The US State Department has released its latest annual Fiscal Transparency Report, which says there has yet to be “significant progress” in transparency about government revenue and debt obligations of the state-owned enterprises in Vietnam.
The latest report released on June 25 is quite similar to the comments made by the US State Department in its annual report last June, which said that Vietnam has not made progress in making public government revenue.
The US State Department annually issues a fiscal transparency report as authorized by the US Congress. This annual report assesses the fiscal transparency of U.S. aid recipient governments, including Vietnam, to help ensure that U.S. taxpayer funds are used appropriately and provide an opportunity for dialogue with governments about the importance of fiscal transparency.
The U.S. State Department assessed the fiscal transparency of 140 governments listed in the 2014 Fiscal Transparency Original Report + Equatorial Guinea, which determines whether these governments meet minimum standards, and also determines what measures governments that do not meet this minimum standard have taken to make significant progress toward meeting the requirements set forth by the United States.
The 2020 report shows that Vietnam is not among the 76/141 countries assessed to meet the minimum standards for fiscal transparency. According to a new assessment released by the US State Department for this year, Vietnam has yet to meet these standards as the Southeast Asian nation has conducted any significant progress.
The minimum requirements for financial transparency under the US global criteria are defined as the public disclosure of national budget documents, including income and expenditures, and contracts and permits. the government on natural resource extraction, including tendering and allocation of concessions, according to a State Department announcement on June 25 when it released its 2021 report.
In its assessment of Vietnam, the US State Department said that the Vietnamese government had “announced the proposed operating and budgetary budgets to the public” but “did not publish the year-end report within a reasonable period of time.”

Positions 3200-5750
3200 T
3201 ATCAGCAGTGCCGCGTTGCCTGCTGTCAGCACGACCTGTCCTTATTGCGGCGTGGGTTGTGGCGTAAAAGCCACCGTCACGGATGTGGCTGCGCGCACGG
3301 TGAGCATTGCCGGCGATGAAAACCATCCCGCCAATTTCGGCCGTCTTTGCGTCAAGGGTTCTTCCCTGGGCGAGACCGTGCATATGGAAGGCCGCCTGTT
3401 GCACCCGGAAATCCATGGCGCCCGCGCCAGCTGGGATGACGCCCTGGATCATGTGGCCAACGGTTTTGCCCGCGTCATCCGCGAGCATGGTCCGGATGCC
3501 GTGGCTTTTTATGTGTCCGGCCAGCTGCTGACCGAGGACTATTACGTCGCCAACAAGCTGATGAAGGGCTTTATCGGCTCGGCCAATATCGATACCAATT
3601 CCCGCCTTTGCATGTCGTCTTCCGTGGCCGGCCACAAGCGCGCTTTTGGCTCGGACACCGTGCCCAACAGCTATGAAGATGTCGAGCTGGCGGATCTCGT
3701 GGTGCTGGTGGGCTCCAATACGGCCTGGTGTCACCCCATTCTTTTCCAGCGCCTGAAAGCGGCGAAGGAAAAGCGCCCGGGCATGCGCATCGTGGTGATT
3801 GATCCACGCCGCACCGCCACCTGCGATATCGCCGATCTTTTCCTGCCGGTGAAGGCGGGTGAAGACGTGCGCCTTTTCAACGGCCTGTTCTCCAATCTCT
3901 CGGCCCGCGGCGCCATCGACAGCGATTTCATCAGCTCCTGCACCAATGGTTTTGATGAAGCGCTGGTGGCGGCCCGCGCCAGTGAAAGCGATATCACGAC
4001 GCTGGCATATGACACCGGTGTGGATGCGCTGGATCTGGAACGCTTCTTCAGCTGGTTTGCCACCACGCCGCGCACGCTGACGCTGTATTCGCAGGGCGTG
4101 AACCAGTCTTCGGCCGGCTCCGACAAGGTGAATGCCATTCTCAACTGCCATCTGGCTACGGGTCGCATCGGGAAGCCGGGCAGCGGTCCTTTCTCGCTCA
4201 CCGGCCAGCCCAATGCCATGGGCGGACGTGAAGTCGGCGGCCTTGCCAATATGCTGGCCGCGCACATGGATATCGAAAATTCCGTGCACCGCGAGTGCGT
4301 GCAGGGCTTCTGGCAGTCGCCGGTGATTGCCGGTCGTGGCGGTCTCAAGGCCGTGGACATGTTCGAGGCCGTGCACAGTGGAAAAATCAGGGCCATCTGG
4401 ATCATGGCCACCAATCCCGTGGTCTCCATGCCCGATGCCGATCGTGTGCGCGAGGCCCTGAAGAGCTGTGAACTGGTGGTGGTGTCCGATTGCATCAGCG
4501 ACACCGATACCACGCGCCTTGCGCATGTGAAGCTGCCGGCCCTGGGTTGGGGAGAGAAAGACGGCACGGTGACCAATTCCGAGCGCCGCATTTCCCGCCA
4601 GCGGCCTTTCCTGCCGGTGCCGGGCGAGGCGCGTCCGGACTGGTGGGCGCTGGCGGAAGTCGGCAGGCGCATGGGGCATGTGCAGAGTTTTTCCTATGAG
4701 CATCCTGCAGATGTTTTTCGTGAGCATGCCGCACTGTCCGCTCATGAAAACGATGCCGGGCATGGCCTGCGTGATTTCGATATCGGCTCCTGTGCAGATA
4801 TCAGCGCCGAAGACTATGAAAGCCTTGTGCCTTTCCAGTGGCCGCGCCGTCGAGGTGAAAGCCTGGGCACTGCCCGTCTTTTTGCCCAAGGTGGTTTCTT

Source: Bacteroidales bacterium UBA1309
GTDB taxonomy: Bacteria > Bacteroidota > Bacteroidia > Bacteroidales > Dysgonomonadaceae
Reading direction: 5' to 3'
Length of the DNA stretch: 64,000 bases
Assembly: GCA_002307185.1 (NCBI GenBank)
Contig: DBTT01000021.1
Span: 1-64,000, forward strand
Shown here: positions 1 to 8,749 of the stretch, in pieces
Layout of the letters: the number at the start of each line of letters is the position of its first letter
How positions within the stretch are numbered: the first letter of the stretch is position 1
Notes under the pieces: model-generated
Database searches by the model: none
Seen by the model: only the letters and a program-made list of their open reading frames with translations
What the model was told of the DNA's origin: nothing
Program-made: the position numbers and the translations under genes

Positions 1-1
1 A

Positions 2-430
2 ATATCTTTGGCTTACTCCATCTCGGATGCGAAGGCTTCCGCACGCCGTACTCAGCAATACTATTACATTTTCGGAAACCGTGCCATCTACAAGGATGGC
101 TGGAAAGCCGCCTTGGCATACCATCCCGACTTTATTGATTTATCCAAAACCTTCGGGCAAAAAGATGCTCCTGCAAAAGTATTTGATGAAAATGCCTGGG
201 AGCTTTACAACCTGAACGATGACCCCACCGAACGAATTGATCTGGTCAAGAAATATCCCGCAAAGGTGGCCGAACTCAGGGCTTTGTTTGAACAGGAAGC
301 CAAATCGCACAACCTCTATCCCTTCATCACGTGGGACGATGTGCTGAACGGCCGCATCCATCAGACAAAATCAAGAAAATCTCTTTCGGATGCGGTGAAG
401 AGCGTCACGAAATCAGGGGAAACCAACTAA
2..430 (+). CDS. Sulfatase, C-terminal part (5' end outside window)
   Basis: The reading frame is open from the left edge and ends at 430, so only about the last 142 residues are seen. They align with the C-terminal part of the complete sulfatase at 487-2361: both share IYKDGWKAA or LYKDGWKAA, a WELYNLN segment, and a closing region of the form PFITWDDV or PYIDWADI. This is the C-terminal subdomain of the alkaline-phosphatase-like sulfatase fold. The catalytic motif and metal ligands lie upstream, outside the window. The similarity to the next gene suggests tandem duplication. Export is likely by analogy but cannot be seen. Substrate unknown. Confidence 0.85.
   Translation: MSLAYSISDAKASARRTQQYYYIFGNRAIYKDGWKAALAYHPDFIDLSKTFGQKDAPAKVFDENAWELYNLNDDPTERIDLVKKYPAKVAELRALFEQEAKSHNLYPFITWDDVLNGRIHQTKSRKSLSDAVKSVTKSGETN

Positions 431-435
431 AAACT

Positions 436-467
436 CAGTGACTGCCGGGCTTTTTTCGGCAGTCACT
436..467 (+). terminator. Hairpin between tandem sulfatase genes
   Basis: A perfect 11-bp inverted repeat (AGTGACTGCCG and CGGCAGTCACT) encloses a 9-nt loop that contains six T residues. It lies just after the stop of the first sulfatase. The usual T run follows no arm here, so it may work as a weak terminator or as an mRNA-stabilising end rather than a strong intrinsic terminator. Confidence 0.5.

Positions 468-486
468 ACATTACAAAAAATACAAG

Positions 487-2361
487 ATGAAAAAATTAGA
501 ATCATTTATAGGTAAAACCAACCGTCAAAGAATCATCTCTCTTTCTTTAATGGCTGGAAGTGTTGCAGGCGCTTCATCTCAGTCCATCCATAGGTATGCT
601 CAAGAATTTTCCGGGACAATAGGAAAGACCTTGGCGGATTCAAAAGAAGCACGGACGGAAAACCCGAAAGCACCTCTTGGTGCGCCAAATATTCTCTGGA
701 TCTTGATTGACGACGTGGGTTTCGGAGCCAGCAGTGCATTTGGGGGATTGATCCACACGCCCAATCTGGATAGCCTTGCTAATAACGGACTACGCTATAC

According to the US State Department, information on debt obligations of state-owned enterprises is not publicly available in Vietnam, and although budget documents are publicly available, including revenues from state-owned natural resources, the government in Hanoi “maintains non-transparent budget accounts.” The ministry said that basic information on natural resource extraction contracts is not made publicly available. This assessment is similar to the comments of the US State Department in last year’s report.
The Vietnamese Ministry of Foreign Affairs did not immediately respond to VOA’s request for comment on the US State Department’s latest assessment of the Vietnamese government’s fiscal transparency.
According to USAID, the US has provided more than $1.8 billion in aid to Vietnam over the past 20 years, of which more than $706 million has been used for medical assistance in the Southeast Asian country.
Vietnam in recent years has made many efforts to make the government budget transparent, in the context of greater participation in international trade agreements. The World Bank assesses that Vietnam has made significant progress since the 1990s in financial transparency. The results of the global survey on the Open Budget Disclosure Index 2019 show that Vietnam’s budget publicity and transparency score has increased sharply compared to previous evaluation periods, up 23 points compared to 2017.
The US Fiscal Transparency Report, authorized by the US Congress, is a tool to identify weaknesses, as well as support, needed changes, making recommendations for Vietnam to improve transparency. fiscal year, which includes the publication of year-end budget statements within a reasonable period and the disclosure of information on the debt obligations of SOEs as well as the disclosure of basic information on the granting of mining rights of natural resources in Vietnam.